Jan 05, 2023
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As a pet parent, you play an important role in keeping your pets safe from house fires. We have come up with an informative post on pet fire safety and how pet parents can keep their pets safe from house fires.
Want more years with your precious furry member? “National Pet Fire Safety Day” takes place on July 15 every year. It serves as a reminder to learn how to keep your pet safe in a fire.
The day started in 2009 to help and educate pet parents to learn safety measures to protect their pets from the fire. The AKC in association with ADT Security Services declared National Pet Fire Safety Day. The day stresses the importance of taking preventable measures and protecting your pets and planning for unexpected emergencies effectively.
Your pet is a beloved member of your family and losing them can be a devastating event in your life. The good news is that there are easy ways to keep your pet safe from house fires.
Here are a few pet fire safety tips that you can take to keep your pet safe from house fires.
Keep your pet’s collar and leashes near the door so firefighters can use them to lead pets to safety. It’s best to store leashes and collars near the entrance of your home. Dogs are often waiting at entrance doors and run out when first responders come in.
Extinguish any open flame before leaving your home. Our four-legged companions are curious but certainly not cautious. Wagging tails randomly knock over candles. Many curious pets will paw at sizzling grease and can quickly send a kitchen up in flames.
Remove knobs from the stove or protect them with covers before leaving the kitchen. In this way, they will not accidentally get turned on when not in use. The NFPA says stove or cooking fires are the number one cause of home fires and home injuries.
Make sure first responders know you have pets. Always use window clings that have written down the number of pets inside your house. These fire window clings show that one or more pets are in your home and might need help. So, they help firefighters identify the room your pets are located and identify the number of pets in the home.
The presence of window clings reminds firefighters to spend a little more time searching your house for pets. Add one to the room’s window where you keep your pets when you are away. Keep it d with your current phone number and the number of pets residing with you.
Install efficient smoke detectors on every level of your home and near the bedroom, kitchen, garage, and laundry room. Test them once a month to check if they’re working properly. Also, replace the batteries every year.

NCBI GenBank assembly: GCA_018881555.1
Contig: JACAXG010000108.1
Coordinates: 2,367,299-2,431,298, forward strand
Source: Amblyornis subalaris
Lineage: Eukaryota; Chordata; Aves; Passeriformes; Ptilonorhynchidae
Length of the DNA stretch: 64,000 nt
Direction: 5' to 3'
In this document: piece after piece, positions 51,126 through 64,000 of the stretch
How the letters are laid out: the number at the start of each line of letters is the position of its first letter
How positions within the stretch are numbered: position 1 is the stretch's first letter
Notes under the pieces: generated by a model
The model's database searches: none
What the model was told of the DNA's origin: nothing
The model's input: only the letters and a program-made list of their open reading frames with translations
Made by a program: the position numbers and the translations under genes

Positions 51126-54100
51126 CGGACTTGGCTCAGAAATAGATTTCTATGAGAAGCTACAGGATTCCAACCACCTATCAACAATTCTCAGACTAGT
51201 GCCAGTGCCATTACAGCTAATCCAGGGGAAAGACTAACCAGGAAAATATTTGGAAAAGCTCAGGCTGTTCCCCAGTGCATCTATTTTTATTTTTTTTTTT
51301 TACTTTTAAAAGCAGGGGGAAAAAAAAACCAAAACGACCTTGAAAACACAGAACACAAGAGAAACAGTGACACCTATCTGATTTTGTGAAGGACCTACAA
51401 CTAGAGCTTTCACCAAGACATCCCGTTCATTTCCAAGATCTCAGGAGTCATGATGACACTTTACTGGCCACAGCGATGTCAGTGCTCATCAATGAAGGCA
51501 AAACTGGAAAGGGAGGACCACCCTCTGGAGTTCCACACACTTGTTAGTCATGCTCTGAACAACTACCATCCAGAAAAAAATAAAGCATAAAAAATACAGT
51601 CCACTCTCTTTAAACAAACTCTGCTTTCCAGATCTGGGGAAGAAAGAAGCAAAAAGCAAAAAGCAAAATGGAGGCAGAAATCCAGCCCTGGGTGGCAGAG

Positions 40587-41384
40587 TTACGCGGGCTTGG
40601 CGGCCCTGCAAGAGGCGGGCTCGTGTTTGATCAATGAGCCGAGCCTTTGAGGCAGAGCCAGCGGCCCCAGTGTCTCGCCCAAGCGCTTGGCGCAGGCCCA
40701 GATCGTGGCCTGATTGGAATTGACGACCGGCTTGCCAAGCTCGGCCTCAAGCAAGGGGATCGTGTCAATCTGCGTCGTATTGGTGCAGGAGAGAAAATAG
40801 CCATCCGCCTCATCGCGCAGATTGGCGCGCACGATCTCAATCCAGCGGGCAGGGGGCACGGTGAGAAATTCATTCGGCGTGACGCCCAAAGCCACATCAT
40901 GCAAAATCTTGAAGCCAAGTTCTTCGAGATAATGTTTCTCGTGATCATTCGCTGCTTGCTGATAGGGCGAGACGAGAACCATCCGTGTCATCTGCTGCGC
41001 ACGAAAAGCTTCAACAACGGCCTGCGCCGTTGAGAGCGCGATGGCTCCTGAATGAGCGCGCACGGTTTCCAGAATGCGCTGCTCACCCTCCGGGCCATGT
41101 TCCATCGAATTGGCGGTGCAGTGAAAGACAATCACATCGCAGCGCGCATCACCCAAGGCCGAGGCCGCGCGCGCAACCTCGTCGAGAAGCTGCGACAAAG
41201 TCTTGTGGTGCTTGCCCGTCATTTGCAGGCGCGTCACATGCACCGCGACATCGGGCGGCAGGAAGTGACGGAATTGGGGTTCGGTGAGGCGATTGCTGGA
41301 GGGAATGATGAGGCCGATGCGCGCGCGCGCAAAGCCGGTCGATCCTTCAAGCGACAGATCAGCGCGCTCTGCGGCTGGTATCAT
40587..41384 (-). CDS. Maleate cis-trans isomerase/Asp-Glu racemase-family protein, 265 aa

A little planning goes a long way in making sure your pet stays safe! Have a pet fire safety evacuation plan when you’re home. Also, practice routes of escape with your dog. Include all family members in this safety evacuation plan.
Assign a specific family member to be in charge of each pet so that everyone knows which family members will be responsible for the evacuation of each pet.
Get yourselves as prepared as possible in case something ever happens to your pet. Have a pet safety evacuation kit outside the home. In this way, evacuation will go smoothly for your whole family. Have the contact details of local vet clinics, and all the documentation ready, organized, and easy to locate.
Pets tend to hide when they’re scared. In case of a house fire, your pet is probably going to be scared and likely to hide under a couch or inside a closet. Know where your pet might hide when stressed, in case you must evacuate your home quickly. Practice catching your furry pal, if needed.
Have an emergency plan and practice using crates to evacuate with your dog. Train your pets to get in and stay in crates by making it a comfy place. You should practice fire drills, including escape routes, every six months. Keep the pet crate near the entrance door so, it’s easy for emergency responders to find pets quickly after entering your home. The American Red Cross says that if a fire starts in your house, you might have as little as 2 minutes to escape.
Be wary of electrical cords. Electrical wires can sometimes be seen by your pet as a chew toy. When damaged, they might spark and cause a fire. Be sure that the cords are out of reach of your pet. Block access to any loose cords or wires and hide them behind furniture or other barriers.
Check your house for potential hazards like loose cords. You should unplug them if you leave cords unattended or spray them with something bitter as a deterrent. Replace any old electric cords that show wear and tear.
Place any festive candles out of reach of your pet to avoid accidents. It’s best to consider flameless candles for backup lighting in the event of a power cut.
As a pet parent, you are responsible for taking good care of your four-legged companion.
Don’t forget to share the post with other pet parents. It’s always better to be safe rather than sorry! Put the tips into practice and keep your pets and other family members safe!
Stay tuned for more posts on pet care, dog behavior, and much more!
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